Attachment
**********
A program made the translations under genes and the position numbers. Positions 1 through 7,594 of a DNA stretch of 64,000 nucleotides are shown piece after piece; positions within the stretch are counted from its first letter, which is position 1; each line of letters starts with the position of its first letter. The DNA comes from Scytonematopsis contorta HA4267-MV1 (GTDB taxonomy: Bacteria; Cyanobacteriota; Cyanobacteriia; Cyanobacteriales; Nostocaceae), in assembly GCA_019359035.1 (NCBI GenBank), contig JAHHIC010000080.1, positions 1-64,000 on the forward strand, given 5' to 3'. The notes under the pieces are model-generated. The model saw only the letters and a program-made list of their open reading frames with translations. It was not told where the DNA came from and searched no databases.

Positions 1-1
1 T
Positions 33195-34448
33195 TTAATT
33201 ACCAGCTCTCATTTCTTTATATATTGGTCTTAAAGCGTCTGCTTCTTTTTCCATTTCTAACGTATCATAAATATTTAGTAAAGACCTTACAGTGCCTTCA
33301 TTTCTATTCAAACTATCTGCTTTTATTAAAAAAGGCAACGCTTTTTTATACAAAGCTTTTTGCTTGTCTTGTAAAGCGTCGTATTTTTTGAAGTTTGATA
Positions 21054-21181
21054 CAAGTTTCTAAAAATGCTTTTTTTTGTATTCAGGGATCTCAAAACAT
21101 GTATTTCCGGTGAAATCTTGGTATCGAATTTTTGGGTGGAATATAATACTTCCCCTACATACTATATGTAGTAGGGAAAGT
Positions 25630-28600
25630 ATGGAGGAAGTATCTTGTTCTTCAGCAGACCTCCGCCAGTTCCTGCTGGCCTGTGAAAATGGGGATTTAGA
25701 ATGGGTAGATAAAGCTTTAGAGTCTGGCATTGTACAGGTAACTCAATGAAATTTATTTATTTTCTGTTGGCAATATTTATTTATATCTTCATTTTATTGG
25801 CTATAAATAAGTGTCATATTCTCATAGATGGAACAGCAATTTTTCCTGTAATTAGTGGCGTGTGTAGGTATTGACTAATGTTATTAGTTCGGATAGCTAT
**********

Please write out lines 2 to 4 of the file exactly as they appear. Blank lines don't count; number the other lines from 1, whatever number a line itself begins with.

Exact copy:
Positions 1-1
1 T
Positions 33195-34448